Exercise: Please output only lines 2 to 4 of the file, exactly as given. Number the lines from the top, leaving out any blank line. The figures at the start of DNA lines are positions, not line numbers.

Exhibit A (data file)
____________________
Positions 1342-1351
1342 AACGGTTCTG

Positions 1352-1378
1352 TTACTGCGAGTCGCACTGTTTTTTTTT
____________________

1342 AACGGTTCTG

Positions 1352-1378
1352 TTACTGCGAGTCGCACTGTTTTTTTTT